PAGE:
Revolution is a phenomenon that has haunted the pages of history, whether as reality or as a Spectre conjured up by Karl Marx. Of late it has traveled far and wide, and Fred Halliday has followed it to far-off places - Cuba, southern Arabia, Iran - in the quest of history in the making. Among the many revealing points he takes note of are the names that men have given to it (pp.
This important book explores organise female imperialism in Edwardian Britain.
Once in a long while a work of such scope and magnitude is published that our assumptions about history - its events, its causes, its effects - are fundamentally challenged.
This is not such a work.
Totalitarianism as a concept has made something of a comeback in recent years.
Arthur C. Clarke once remarked that the time would come when nothing of the twentieth century would be remembered except the moon landing in 1969. Clearly that time has not come. Indeed we seem to be in danger of forgetting Neil Armstrong's small step altogether. More than half of the planet's inhabitants today have been born since a man walked on the moon.
In October 1957, at the close of bilateral talks in Washington, US President Dwight D.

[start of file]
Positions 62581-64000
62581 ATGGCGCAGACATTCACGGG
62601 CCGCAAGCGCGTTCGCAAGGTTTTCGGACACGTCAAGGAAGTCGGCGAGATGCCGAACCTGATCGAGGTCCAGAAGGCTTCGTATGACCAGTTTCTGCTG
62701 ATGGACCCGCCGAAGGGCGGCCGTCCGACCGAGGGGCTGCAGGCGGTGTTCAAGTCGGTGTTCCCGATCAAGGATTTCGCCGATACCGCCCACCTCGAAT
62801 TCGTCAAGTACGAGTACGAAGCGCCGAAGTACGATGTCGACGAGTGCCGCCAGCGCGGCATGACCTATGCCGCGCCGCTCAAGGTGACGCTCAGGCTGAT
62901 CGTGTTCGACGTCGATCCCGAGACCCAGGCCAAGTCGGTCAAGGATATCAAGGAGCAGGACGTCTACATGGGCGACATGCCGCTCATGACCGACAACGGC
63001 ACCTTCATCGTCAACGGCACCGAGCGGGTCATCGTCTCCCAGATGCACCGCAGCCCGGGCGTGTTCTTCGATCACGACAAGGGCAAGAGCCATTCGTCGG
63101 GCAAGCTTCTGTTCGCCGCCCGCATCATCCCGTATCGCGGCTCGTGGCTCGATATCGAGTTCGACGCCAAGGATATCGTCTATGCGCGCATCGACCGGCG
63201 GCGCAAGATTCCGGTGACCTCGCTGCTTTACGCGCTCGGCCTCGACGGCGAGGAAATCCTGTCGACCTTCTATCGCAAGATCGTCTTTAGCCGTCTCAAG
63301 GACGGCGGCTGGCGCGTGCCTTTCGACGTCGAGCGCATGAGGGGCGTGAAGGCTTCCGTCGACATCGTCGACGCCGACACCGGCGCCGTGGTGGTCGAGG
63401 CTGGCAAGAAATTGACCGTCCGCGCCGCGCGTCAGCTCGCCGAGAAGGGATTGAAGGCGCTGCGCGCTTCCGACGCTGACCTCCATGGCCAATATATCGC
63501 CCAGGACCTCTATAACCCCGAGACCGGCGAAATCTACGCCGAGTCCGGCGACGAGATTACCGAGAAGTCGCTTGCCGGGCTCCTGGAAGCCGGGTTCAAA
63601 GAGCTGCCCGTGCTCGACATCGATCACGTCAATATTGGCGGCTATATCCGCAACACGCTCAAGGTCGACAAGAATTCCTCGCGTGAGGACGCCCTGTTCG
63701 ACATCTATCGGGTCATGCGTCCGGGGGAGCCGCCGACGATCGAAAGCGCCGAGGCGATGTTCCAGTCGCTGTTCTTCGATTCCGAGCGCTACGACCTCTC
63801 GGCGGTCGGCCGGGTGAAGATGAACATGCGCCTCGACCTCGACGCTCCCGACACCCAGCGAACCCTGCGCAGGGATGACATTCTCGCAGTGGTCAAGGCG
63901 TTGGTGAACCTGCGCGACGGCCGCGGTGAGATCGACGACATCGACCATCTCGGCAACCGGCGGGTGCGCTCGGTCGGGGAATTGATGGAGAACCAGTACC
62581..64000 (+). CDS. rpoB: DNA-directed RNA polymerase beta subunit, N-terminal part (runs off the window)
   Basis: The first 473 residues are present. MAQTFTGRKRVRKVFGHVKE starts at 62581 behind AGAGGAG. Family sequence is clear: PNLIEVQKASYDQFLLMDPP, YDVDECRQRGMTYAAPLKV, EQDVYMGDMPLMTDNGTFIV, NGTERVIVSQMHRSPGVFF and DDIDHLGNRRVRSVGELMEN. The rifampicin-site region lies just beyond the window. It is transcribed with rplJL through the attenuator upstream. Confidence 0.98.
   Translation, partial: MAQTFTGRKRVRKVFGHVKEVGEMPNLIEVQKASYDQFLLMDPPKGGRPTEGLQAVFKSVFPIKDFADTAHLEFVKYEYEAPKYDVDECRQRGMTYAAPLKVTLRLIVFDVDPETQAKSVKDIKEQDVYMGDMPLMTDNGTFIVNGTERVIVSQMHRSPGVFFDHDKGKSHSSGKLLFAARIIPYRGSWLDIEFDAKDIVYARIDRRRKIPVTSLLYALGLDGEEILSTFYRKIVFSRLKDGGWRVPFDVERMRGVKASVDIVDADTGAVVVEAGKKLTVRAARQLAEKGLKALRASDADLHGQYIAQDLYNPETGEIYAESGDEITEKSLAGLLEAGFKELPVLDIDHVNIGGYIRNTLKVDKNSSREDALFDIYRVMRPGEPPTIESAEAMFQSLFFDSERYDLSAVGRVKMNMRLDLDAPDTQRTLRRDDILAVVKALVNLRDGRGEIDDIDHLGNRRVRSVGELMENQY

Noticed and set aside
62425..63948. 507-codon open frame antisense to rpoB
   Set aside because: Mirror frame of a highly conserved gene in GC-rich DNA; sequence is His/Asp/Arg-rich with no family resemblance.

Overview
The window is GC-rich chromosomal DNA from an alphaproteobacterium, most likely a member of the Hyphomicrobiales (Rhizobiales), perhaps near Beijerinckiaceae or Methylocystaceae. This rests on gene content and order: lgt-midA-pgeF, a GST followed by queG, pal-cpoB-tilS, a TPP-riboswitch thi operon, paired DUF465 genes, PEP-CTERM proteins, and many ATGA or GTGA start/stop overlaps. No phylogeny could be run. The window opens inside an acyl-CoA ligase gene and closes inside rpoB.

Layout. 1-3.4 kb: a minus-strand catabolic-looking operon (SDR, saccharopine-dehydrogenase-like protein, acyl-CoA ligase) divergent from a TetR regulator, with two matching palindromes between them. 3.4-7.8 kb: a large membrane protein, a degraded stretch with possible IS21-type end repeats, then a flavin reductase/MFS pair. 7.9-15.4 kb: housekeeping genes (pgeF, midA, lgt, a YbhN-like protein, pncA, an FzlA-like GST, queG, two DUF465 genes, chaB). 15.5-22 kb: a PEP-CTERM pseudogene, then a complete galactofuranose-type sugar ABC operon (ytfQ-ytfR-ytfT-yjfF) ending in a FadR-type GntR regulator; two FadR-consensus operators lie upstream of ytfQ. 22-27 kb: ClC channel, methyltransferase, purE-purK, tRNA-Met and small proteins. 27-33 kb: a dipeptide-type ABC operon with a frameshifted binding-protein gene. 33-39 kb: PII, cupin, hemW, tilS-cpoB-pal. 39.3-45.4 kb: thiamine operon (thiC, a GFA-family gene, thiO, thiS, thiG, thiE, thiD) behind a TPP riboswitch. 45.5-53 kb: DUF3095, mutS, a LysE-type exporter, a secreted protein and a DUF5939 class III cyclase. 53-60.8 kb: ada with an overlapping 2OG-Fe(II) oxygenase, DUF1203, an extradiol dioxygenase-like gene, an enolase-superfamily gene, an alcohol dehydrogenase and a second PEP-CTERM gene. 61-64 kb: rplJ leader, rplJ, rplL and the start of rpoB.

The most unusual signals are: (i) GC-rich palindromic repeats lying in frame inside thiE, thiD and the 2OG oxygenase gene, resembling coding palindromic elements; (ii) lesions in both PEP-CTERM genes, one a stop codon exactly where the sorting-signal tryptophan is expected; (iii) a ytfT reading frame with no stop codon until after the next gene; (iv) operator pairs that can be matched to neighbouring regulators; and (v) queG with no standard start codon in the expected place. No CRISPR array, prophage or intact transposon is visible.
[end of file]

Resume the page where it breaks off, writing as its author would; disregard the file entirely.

That religion played a significant role in the Cold War might seem self-evident, given the atheistic nature of communism and the powerful influence of Christianity on the lives of millions of people on both sides of the Iron Curtain.
The cover of C. A. Bayly's new book is stunning. A handsome black man stands poised, next to the bust of a European philosopher. Blazoned across the corner of the cover is 'A Masterpiece', the judgement of Niall Ferguson, current favourite historian of the US media, on Bayly's book.
Opinions have long been divided about the subject under review, the Comintern's Third Period, which lasted roughly from 1928 to 1935. One cannot be more precise about these dates, because, as Matthew Worley points out, the transitions at both ends of the period were gradual in nature.
International historians have been waiting a long time for this book. Their anticipation of the volume is testimony to the esteem with which Zara Steiner’s contribution to the field is held.